Fixed Exchange Rate The spot price of the currency The spot price of the currency
Gold Standard The spot price of gold Low inflation as measured by the gold price
Mixed Policy Usually interest rates Usually unemployment + CPI change
The different types of policy are also called monetary regimes, in parallel to exchange rate regimes. A fixed exchange rate is also an exchange rate regime; The Gold standard results in a relatively fixed regime towards the currency of other countries on the gold standard and a floating regime towards those that are not. Targeting inflation, the price level or other monetary aggregates implies floating exchange rate unless the management of the relevant foreign currencies is tracking exactly the same variables (such as a harmonized consumer price index).
Inflation targeting
Main article: Inflation targeting
Under this policy approach the target is to keep inflation, under a particular definition such as Consumer Price Index, within a desired range.
The inflation target is achieved through periodic adjustments to the Central Bank interest rate target. The interest rate used is generally the interbank rate at which banks lend to each other overnight for cash flow purposes. Depending on the country this particular interest rate might be called the cash rate or something similar.
The interest rate target is maintained for a specific duration using open market operations. Typically the duration that the interest rate target is kept constant will vary between months and years. This interest rate target is usually reviewed on a monthly or quarterly basis by a policy committee.
Changes to the interest rate target are made in response to various market indicators in an attempt to forecast economic trends and in so doing keep the market on track towards achieving the defined inflation target. For example, one simple method of inflation targeting called the Taylor rule adjusts the interest rate in response to changes in the inflation rate and the output gap. The rule was proposed by John B. Taylor of Stanford University.[18]
The inflation targeting approach to monetary policy approach was pioneered in New Zealand. It is currently used in Australia, Brazil, Canada, Chile, Colombia, the Czech Republic, Hungary, New Zealand, Norway, Iceland, India, Philippines, Poland, Sweden, South Africa, Turkey, and the United Kingdom.
Price level targeting
Price level targeting is similar to inflation targeting except that CPI growth in one year over or under the long term price level target is offset in subsequent years such that a targeted price-level is reached over time, e.g. five years, giving more certainty about future price increases to consumers. Under inflation targeting what happened in the immediate past years is not taken into account or adjusted for in the current and future years.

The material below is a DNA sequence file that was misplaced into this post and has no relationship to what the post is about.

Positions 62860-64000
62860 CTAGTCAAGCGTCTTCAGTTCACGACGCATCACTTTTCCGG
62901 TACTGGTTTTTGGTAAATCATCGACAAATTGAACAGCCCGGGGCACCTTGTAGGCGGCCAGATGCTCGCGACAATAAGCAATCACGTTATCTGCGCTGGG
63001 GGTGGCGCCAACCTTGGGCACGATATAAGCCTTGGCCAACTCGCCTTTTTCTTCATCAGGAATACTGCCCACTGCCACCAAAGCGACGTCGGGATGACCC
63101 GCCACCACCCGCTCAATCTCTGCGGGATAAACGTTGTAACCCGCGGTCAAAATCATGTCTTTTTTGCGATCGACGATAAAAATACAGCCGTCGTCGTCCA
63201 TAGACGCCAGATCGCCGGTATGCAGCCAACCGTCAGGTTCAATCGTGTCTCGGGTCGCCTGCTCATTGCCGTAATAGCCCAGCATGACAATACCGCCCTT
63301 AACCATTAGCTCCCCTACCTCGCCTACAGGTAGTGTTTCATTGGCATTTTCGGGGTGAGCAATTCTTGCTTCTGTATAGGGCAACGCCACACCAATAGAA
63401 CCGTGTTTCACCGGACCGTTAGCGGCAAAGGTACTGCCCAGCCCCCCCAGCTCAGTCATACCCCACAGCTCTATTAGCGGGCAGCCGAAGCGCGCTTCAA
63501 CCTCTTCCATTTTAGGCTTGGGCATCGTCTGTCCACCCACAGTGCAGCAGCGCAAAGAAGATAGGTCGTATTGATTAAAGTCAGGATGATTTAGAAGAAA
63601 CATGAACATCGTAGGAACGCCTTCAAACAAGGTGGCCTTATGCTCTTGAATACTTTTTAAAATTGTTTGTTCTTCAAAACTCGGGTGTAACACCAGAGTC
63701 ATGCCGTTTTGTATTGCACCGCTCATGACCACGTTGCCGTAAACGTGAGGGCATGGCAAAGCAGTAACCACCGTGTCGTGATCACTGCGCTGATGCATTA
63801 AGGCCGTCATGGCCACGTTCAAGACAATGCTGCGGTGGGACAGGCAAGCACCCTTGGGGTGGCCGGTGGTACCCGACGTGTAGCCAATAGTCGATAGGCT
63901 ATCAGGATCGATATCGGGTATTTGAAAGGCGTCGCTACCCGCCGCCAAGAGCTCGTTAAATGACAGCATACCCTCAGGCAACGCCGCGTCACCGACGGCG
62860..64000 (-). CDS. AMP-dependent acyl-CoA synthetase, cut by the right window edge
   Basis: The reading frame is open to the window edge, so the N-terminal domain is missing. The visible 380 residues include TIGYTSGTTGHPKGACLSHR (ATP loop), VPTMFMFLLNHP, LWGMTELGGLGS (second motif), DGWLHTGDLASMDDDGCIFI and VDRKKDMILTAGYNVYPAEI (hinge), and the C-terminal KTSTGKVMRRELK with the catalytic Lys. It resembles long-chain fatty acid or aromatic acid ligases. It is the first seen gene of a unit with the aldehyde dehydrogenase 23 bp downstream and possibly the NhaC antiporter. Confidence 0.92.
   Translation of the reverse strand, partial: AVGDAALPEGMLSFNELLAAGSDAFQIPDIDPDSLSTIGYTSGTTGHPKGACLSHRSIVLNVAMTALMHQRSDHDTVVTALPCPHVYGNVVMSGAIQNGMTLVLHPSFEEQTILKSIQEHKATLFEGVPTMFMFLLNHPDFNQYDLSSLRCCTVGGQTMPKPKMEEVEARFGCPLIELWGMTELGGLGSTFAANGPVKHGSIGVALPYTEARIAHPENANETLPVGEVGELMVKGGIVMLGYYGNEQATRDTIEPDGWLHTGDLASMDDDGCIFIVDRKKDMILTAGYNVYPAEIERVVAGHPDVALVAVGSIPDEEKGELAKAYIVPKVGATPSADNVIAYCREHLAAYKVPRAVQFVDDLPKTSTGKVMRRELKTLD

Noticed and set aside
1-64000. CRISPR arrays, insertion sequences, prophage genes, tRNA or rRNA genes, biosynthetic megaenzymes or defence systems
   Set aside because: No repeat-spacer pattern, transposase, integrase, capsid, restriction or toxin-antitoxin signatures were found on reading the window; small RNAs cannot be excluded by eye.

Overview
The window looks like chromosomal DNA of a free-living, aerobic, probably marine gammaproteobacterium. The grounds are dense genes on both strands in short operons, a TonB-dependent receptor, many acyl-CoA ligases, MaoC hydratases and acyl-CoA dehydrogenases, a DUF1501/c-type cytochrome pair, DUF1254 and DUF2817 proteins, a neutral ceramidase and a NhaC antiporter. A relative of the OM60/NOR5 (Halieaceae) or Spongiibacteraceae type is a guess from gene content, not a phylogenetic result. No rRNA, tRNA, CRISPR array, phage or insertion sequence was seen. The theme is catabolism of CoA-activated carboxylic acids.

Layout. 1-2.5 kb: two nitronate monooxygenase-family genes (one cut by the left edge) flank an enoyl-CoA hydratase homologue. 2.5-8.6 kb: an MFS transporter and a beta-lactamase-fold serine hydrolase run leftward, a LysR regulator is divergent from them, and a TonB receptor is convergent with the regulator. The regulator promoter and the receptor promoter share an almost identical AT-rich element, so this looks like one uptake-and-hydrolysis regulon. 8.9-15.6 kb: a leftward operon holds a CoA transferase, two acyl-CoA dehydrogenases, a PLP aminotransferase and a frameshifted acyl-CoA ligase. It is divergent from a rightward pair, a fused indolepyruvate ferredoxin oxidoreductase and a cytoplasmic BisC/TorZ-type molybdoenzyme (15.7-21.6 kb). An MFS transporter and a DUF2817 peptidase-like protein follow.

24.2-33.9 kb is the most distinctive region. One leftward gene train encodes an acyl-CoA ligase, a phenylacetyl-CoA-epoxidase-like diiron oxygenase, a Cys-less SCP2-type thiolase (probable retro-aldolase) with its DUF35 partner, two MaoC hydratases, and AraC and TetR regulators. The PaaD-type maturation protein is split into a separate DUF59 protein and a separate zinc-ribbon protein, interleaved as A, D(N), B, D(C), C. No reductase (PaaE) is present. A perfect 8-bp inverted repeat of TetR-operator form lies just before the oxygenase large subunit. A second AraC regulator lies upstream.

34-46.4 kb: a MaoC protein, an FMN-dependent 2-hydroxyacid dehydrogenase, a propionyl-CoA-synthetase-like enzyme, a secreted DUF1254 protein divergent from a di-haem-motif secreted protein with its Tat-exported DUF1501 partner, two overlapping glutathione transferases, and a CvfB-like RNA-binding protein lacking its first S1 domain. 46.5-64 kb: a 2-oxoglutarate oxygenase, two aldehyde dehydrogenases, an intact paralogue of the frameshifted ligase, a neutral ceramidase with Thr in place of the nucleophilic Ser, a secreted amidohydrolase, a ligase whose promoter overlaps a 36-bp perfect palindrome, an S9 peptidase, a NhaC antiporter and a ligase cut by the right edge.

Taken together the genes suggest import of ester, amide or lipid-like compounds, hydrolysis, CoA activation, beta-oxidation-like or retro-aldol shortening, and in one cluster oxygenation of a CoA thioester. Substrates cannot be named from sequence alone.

Uncertainty in price levels can create uncertainty around price and wage setting activity for firms and workers, and undermines any information that can be gained from relative prices, as it is more difficult for firms to determine if a change in the price of a good or service is because of inflation or other factors, such as an increase in the efficiency of factors of production, if inflation is high andvolatile. An increase in inflation also leads to a decrease in the demand for money, as it reduces the incentive to hold money and increases transaction costs and shoe leather costs.
Monetary aggregates
In the 1980s, several countries used an approach based on a constant growth in the money supply. This approach was refined to include different classes of money and credit (M0, M1 etc.). In the USA this approach to monetary policy was discontinued with the selection of Alan Greenspan as Fed Chairman.
This approach is also sometimes called monetarism.
While most monetary policy focuses on a price signal of one form or another, this approach is focused on monetary quantities.
Fixed exchange rate
This policy is based on maintaining a fixed exchange rate with a foreign currency. There are varying degrees of fixed exchange rates, which can be ranked in relation to how rigid the fixed exchange rate is with the anchor nation.
Under a system of fiat fixed rates, the local government or monetary authority declares a fixed exchange rate but does not actively buy or sell currency to maintain the rate. Instead, the rate is enforced by non-convertibility measures (e.g. capital controls, import/export licenses, etc.). In this case there is a black market exchange rate where the currency trades at its market/unofficial rate.
Under a system of fixed-convertibility, currency is bought and sold by the central bank or monetary authority on a daily basis to achieve the target exchange rate. This target rate may be a fixed level or a fixed band within which the exchange rate may fluctuate until the monetary authority intervenes to buy or sell as necessary to maintain the exchange rate within the band. (In this case, the fixed exchange rate with a fixed level can be seen as a special case of the fixed exchange rate with bands where the bands are set to zero.)
Under a system of fixed exchange rates maintained by a currency board every unit of local currency must be backed by a unit of foreign currency (correcting for the exchange rate). This ensures that the local monetary base does not inflate without being backed by hard currency and eliminates any worries about a run on the local currency by those wishing to convert the local currency to the hard (anchor) currency.